What guidance is there for countries across Africa that are 'computerizing' their schools (or planning to do so) to help ensure that teachers know how to use ICTs productively?
To help provide some answers to this and related questions, the UNESCO International Institute for Capacity Building in Africa (IICBA) recently released its ICT-enhanced teacher standards for Africa (ICTeTSA), the result of a multi-study and consultation process with 29 countries across the continent. By releasing this document, UNESCO-IICBA doesn't meant to advocate that developing ICT-related competencies and skills be the highest priority for African teachers -- there are certainly many other more pressing and immediate concerns with the teacher corps in many African countries. It does, however, note that a teacher education and development program will not be complete if it does not address the use of ICTs by teachers, now and in the future. Across Africa, teachers are core to the educational process, and ICTs are become more and more relevant in many educational contexts.
Much of what we read and hear discussed about 'emerging trends' in technology use in education is meant largely for audiences in industrialized countries, or for more affluent urban areas in other parts of the world, and is largely based on observations on what is happening in those sorts of places. One benefit of working at a place like the World Bank, exploring issues related to the use of ICTs in education around the world, is that we get to meet with lots of interesting people proposing, and more importantly doing, interesting things in places that are sometimes not widely reported on in the international media (including some exciting 'innovations at the edges').
We are often asked questions like, "What trends are you are noticing that are a bit 'under the radar'?" In case it might be of interest to wider groups and/or provoke some interesting discussion and comment, we thought we'd quickly pull a list of these sorts of things together here.
Drawing insights from his readings of a few evaluations of technology use (one in Nepal[PDF] and one in Romania) he notes that, at quick glance, some large scale implementations of educational technologies are, for lack of a more technical term, rather a 'mess':
"The reason I call this a mess is because I am not sure (a) how the governments (and the organizations that help them) purchased a whole lot of these laptops to begin with and (b) why their evaluations have not been designed differently – to learn as much as we can from them on the potential of particular technologies in building human capital."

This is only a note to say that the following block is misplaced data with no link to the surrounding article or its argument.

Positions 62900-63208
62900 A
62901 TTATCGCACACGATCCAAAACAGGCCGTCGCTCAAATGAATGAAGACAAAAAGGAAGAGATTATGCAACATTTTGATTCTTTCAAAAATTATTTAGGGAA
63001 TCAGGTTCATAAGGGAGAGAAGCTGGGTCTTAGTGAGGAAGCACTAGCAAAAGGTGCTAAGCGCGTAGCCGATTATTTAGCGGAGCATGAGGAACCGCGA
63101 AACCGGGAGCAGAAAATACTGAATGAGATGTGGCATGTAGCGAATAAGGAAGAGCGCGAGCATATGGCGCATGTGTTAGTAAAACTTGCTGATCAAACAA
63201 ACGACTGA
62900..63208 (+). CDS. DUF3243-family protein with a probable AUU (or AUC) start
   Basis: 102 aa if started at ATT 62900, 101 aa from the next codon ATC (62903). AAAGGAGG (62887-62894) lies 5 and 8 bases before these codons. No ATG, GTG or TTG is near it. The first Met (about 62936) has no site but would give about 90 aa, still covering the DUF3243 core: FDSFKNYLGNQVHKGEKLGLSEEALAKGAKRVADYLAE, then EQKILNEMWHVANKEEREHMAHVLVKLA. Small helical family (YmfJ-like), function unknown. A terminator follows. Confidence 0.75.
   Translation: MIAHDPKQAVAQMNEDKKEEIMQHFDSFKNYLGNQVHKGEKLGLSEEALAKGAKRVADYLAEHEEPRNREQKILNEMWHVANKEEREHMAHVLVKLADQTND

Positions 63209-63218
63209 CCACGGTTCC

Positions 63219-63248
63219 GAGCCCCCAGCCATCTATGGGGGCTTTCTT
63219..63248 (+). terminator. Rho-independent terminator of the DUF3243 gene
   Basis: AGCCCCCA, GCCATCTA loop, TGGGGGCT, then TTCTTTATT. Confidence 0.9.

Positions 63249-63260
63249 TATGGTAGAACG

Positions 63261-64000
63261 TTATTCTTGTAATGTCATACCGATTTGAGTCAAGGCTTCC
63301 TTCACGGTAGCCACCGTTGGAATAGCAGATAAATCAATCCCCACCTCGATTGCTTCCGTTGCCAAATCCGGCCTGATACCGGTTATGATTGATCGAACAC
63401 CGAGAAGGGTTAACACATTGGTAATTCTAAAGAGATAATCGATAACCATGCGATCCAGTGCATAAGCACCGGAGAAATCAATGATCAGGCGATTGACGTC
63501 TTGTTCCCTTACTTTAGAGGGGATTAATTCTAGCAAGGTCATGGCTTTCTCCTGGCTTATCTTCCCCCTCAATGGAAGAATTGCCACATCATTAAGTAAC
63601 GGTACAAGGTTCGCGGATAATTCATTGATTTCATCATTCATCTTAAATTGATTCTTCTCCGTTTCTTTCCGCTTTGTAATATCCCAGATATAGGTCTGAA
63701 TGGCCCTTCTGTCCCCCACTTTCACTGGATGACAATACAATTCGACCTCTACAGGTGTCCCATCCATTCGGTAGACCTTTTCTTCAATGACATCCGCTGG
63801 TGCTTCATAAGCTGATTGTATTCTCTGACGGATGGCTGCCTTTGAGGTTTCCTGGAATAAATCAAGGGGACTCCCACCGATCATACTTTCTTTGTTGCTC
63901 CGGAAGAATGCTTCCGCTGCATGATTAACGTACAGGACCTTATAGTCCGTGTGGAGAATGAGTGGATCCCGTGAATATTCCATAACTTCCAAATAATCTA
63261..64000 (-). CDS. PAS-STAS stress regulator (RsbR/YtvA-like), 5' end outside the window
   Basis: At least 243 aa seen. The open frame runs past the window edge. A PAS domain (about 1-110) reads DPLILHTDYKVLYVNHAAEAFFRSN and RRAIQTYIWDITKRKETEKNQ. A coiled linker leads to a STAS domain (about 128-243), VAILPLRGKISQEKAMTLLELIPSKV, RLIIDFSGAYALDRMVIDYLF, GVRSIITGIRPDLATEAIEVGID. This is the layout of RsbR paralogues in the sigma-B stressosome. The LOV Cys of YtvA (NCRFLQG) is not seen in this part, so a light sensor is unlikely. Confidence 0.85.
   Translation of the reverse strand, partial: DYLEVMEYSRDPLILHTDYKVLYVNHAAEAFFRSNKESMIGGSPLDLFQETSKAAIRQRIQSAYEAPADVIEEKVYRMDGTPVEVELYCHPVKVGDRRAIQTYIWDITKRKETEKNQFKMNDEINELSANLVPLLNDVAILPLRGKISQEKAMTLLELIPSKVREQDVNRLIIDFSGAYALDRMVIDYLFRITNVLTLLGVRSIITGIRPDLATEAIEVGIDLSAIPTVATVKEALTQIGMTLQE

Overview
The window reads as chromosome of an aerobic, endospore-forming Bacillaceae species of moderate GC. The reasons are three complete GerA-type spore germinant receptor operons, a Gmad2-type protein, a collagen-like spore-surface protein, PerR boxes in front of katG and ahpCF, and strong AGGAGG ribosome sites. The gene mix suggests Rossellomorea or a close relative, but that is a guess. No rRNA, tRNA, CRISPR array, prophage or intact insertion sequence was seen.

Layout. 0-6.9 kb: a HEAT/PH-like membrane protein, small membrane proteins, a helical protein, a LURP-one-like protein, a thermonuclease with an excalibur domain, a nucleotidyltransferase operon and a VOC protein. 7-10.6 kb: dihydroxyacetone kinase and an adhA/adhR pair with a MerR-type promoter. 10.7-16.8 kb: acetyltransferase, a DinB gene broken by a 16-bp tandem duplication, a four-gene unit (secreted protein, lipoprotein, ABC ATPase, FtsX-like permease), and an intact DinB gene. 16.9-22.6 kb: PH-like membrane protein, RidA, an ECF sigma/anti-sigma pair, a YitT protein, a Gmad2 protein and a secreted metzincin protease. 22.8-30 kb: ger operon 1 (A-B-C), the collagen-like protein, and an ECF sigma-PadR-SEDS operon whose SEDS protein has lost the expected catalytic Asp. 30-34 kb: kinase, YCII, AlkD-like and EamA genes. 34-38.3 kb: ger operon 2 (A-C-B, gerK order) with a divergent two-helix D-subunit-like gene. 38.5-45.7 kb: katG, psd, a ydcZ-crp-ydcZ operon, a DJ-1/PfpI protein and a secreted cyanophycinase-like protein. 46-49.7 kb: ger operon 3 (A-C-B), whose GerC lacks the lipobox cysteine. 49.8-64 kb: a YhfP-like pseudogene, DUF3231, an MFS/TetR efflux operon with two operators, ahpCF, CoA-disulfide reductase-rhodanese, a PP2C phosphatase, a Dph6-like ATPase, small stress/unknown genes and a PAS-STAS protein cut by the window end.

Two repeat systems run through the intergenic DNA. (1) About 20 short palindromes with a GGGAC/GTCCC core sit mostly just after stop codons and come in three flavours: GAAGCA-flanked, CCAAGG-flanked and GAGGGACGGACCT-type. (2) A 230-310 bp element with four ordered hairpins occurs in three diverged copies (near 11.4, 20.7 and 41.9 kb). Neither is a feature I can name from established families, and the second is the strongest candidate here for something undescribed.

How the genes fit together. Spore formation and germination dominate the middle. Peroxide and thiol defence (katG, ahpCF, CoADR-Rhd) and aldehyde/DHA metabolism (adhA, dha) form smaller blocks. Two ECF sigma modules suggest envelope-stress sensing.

Three members of the team at IDB that led the OLPC Peru evaluation have responded ("One Laptop per Child revisited") in part to question (b) in the portion of Berk's informative and engaging post excerpted above. I thought I'd try to try to help address question (a).
First let me say: I have no firsthand knowledge of the background to the OLPC Peru project specifically, nor of the motivations of various key actors instrumental in helping to decide to implement the program there as it was implemented, beyond what I have read about it online. (There is quite a lot written about this on the web; I won't attempt to summarize the many vibrant commentaries on this subject, but, for those who speak Spanish or who are handy with online translation tools, some time with your favorite search engine should unearth some related facts and a lot of opinions -- which I don't feel well-placed to evaluate in their specifics.) I have never worked in Peru, and have had only informal contact with some of the key people working on the project there. The World Bank, while maintaining a regular dialogue with the Ministry of Education in Peru, was not to my knowledge involved in the OLPC project there in any substantive way. The World Bank itself is helping to evaluate a small OLPC pilot in Sri Lanka; a draft set of findings from that research is currently circulating and hopefully it will be released in the not too distant future.
That said, I *have* been involved in various capacities with *lots* of other large scale initiatives in other countries where lots of computers were purchased for use in schools and/or by students and/or teachers, and so I do feel I can offer some general comments based on this experience, in case it might of interest to anyone.
This week we are looking at two sets of new reports that provide insights into the area of 'mobile learning' -- especially the use of handheld devices like mobile phones to help meet a variety of educational objectives. Earlier this week we devoted a post to twelve new reports from UNESCO that provide a broad overview of what is happening in different regions of the world in this area. Shaping the Future – Realizing the potential of informal learning through mobile [pdf], which was released at last week's eLearning Africa event in Benin, provides a nice complement to the UNESCO working paper series. Whereas the UNESCO reports collectively provide some very useful insights on the supply side, surveying notable 'm-learning' programs currently underway around the world, Shaping the Future examines the demand side of the equation:
"In late 2011, researchers went into four very different emerging markets – Ghana, Morocco, India and Uganda – and asked 1,200 people (aged 15-24) about their day-to-day lives, their ambitions, their education, the way they use mobile now and how mobile could help them achieve their aspirations in the future. At the same time, over 250 young people from those countries took part in detailed focus group discussions where, with great generosity, they shared their hopes, worries and beliefs with us."